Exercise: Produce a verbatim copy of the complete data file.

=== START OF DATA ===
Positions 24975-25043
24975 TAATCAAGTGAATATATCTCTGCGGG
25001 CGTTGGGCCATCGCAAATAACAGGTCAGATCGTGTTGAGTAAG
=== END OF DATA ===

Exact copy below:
Positions 24975-25043
24975 TAATCAAGTGAATATATCTCTGCGGG
25001 CGTTGGGCCATCGCAAATAACAGGTCAGATCGTGTTGAGTAAG